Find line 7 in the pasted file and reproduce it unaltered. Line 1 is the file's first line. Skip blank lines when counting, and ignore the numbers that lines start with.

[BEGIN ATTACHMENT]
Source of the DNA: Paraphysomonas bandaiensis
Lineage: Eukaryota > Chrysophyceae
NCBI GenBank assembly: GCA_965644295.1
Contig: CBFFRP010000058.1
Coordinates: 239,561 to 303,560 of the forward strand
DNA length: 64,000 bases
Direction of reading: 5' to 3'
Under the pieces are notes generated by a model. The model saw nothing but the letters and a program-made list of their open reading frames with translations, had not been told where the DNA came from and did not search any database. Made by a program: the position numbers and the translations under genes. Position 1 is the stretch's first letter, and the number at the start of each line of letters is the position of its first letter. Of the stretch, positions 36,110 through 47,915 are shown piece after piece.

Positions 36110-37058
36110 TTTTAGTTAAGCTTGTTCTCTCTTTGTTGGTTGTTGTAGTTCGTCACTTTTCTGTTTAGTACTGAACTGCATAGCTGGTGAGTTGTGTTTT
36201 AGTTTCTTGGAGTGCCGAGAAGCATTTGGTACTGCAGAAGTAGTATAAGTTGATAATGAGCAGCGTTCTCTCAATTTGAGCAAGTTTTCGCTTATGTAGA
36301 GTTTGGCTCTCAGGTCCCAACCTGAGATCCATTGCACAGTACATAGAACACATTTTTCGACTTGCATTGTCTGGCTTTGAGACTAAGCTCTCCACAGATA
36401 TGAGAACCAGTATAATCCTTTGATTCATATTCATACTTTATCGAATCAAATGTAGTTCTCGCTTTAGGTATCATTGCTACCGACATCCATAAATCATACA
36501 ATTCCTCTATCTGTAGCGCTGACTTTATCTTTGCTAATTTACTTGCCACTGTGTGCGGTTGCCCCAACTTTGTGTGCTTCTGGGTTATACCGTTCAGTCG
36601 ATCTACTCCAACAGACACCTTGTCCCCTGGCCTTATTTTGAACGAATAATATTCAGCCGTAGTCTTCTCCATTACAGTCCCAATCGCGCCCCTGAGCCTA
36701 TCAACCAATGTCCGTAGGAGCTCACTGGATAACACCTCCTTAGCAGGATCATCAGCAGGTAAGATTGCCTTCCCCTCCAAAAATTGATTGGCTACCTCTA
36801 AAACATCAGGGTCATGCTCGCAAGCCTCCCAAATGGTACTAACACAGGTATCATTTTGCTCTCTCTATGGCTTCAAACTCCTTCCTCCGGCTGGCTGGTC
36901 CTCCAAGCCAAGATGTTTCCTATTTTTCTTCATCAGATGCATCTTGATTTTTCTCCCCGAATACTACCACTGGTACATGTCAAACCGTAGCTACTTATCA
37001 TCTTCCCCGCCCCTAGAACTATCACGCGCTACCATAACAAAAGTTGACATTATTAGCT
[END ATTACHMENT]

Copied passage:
Direction of reading: 5' to 3'